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Consumer Confidence Slips In October, Index Shows

Published on Oct 28 2021 1:59 PM in Retail tagged: bank of ireland / Economic Pulse / Budget 2022

Consumer Confidence Slips In October, Index Shows

Consumer confidence slipped in October, according to the latest Pulse survey from Bank of Ireland. The index, which combines the results of the Consumer and Business Pulses, was down on last month...

Consumer confidence slipped in October, according to the latest Pulse survey from Bank of Ireland.

The index, which combines the results of the Consumer and Business Pulses, was down on last month but up on a year ago.

"The October Economic Pulse presents a mixed picture,"  said Dr Loretta O’Sullivan, group chief economist, Bank of Ireland.

Consumers were more hesitant this month, with various worries, not least increases in the cost of living and the rise in virus cases, taking the shine off households’ mood,"

According to the survey, Budget Day, rising costs and prices, along with emerging doubts over plans to fully lift the remaining public health restrictions made for an uneasy setting this month.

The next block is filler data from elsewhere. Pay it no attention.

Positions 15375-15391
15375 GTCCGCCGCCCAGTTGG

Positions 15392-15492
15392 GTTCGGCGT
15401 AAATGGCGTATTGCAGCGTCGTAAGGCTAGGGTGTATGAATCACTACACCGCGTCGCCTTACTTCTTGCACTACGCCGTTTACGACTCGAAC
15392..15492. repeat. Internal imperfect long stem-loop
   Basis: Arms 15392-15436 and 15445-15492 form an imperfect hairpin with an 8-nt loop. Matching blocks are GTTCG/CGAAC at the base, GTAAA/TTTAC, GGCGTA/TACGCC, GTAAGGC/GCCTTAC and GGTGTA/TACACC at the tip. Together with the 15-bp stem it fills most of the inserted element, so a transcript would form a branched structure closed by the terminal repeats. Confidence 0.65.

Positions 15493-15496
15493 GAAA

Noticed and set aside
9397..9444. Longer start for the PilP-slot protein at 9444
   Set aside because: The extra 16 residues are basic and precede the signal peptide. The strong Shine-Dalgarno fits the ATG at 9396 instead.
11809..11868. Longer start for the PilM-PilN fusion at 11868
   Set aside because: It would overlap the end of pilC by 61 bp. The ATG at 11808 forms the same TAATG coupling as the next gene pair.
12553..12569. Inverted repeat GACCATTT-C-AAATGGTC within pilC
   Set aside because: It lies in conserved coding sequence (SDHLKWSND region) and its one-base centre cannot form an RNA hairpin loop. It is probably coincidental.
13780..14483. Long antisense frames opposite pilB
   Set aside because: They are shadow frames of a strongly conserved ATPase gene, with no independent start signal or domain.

Business Pulse

Business sentiment held steady, though the picture across the sectors was more nuanced, the research shows.

"The business mood remained sanguine on the whole but that’s not to say that everything in the garden is rosy," she said.

This month’s research also considered the ability of businesses to compete in foreign markets.

The results show some softening in competitiveness for firms in industry over the past three months, which is less to do with exchange rate moves (the euro has been relatively stable against both sterling and the dollar) than with global supply chain disruption and higher costs (three in five are experiencing material and equipment shortages, while four in five have seen an increase in non-labour input costs).

Hospitality & Arts Impact 

O’Sullivan noted that this month’s research finds that uncertainty is hampering activity in sectors like hospitality and arts and entertainment for example, while firms in industry are grappling with supply bottlenecks and higher input costs, with adverse implications for export competitiveness.

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